For Eric Donn, his truck is worth everything. Over the years, this ’94 S-10 has been the offering plate for money and spare time. At the Truckin’ Nats, while infiltrating the competition, we came upon the gleaming paint and asked if anyone had ever shot the truck. After a firm yes, we had to know who shot the truck and for what magazine. Eric said that he had no idea what we meant — the truck has literally been shot three times: with a paintball gun, a slingshot, and the standby .45 Colt.

Having the appropriate name of Bullet, this S-10 has been killed and then resurrected by Eric and friends in the Pharcyde Customs Club. He bought the S-10 right out of the barn and immediately started pouring time and effort into his daily driver. Rather than saving for a new house in a better area, Eric has tolerated the vandalism and done some upgrades. Trevco of Mesa, Arizona, got its hands on the suspension and worked a little magic. The front was set right with a set of Belltech drop spindles holding Firestone 2600 ’bags and angle-mounted Belltech Nitro drop shocks.

Out back involved a little more effort and some time with a torch. The bed was cut out, and a custom bridge notch welded in. To match the front ground clearance, Trevco slapped in a set of Chassis Tech’s 4-inch drop leaf springs and sandwiched 2800 Firestone ’bags to the frame. After a few switches are flipped, Eric’s S-10 droops around 9 inches. Ground-pounding is accomplished via a set of 18-inch Arelli Assassins wrapped in BFG 215/40R18 rubber.

With the rough work done, Eric and the folks at Deano’s Customs went for appearance next. After nibbling a hole in the cab, a Suntech sunroof was slapped in. Every hunk of metal — from rocker panel to roof rail — was shaved, filled, and blocked for paint. The obligatory steel Sir Michaels roll pan closes up the rear, while a newer ’97 clip takes care of the front. Additional touches include a SnugTop tonneau, a Traders rearview mirrors, and a lowered valance, also Trader’s. The team of painters at Deano’s sprayed on the PPG acrylic enamel accented with Silver and shades of the rainbow split into graphics.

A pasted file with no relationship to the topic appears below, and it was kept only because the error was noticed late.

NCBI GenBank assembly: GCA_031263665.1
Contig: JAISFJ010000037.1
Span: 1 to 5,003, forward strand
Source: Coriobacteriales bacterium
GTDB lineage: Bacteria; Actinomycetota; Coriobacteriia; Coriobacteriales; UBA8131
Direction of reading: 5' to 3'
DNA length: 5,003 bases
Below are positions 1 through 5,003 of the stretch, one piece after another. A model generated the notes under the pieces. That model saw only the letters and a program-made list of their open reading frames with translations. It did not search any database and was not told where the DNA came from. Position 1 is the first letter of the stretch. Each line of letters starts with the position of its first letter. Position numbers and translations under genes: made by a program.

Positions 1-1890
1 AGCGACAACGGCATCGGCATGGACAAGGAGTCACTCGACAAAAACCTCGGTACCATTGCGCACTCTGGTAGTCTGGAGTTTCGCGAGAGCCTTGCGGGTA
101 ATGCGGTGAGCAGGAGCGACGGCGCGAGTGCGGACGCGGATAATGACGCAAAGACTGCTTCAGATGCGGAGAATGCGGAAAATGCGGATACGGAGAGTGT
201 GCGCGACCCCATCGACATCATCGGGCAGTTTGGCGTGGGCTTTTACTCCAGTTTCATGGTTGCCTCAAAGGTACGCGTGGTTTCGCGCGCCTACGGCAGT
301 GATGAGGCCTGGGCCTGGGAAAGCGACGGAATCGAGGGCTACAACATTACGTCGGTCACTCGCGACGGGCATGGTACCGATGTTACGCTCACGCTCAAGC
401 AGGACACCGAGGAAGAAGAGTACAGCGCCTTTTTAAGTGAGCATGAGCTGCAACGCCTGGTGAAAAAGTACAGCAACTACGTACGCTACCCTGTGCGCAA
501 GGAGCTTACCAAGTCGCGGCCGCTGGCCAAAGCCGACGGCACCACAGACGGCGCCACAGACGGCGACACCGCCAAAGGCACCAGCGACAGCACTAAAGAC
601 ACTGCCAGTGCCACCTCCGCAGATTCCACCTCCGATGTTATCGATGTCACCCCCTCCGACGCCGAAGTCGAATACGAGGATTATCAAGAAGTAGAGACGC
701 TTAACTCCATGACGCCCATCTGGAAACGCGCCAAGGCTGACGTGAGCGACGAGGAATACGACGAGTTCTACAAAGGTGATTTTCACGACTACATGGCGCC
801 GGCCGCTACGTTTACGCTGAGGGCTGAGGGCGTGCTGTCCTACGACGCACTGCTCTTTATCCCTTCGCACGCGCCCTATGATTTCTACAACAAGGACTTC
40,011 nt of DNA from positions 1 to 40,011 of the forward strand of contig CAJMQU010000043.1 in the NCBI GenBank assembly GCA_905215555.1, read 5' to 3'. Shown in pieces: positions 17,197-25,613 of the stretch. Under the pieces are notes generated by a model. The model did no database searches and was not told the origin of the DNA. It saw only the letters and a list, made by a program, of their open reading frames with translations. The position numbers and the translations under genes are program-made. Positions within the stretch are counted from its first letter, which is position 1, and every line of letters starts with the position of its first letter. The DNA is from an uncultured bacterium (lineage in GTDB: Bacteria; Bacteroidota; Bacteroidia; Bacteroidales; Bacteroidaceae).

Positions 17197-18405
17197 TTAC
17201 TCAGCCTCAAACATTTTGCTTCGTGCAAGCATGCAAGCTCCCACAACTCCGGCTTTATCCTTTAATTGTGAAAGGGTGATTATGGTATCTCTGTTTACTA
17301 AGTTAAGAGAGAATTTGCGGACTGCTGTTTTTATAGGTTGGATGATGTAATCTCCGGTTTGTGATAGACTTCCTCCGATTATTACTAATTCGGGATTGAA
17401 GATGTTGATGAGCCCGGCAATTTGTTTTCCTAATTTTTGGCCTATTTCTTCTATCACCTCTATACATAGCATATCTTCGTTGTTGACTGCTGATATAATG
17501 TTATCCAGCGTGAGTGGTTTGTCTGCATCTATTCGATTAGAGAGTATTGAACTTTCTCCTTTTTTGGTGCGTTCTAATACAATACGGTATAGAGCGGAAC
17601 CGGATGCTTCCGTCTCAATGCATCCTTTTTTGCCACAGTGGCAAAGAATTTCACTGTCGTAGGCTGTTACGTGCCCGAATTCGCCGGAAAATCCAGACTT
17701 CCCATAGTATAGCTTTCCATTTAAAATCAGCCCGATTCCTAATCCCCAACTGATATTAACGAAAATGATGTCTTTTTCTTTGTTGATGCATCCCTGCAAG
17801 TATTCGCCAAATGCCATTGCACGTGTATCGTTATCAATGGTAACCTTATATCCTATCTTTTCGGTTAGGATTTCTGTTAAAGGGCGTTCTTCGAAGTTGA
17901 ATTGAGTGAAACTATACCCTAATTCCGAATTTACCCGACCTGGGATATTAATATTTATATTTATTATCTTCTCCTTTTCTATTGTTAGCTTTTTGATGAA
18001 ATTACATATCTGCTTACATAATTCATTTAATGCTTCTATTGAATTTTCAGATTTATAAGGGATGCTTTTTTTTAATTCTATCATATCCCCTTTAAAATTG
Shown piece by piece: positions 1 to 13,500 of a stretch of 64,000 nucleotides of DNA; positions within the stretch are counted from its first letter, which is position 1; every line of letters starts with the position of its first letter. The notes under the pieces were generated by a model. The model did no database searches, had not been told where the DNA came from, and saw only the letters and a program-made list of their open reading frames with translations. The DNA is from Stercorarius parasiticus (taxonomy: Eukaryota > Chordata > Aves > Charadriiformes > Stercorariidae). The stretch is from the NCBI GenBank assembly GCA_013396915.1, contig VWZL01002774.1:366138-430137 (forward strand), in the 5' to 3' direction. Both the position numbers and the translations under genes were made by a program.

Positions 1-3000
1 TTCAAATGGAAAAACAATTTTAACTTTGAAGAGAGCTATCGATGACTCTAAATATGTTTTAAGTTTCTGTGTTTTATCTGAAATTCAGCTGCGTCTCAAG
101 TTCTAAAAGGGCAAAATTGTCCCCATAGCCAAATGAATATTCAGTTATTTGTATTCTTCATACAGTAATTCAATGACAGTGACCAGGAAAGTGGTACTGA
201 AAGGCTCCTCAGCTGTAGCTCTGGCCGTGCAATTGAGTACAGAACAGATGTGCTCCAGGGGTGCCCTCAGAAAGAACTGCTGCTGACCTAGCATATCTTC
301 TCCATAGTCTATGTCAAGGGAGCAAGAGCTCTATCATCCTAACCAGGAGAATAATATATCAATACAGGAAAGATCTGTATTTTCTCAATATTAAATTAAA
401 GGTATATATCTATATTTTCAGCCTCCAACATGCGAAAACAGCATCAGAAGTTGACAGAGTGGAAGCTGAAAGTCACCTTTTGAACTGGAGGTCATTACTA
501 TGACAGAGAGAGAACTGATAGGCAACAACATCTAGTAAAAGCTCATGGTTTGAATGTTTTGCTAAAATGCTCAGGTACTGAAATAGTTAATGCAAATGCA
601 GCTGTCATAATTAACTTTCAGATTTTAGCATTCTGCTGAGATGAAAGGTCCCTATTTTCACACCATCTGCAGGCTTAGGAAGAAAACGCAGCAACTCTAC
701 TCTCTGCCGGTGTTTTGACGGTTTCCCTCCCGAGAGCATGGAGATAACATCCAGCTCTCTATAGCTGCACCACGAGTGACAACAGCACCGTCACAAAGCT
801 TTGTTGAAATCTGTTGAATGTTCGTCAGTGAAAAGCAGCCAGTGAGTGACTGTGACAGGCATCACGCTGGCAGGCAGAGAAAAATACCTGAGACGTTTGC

On the inside, custom tweed was laid with inset tribal designs carved in underlying foam on the door panels, while the seats retain their OE pattern with vinyl inserts sewn in place. Just about everything that could be easily removed was smoothed and painted in yellow, while details of shine come from various Trenz billet interior pieces.

As the project came to a close, Eric needed something to drown out the sounds of a bullet-riddled neighborhood. An Eclipse 7002-monitor head unit drives a full set of JL series-1 mids up front, coupled with Rockford Fosgate pounders in the back. The finishing grace was the clean layout of the bed and its details. Patterned inserts reflect the wild graphics scheme and really bring the truck together as a whole.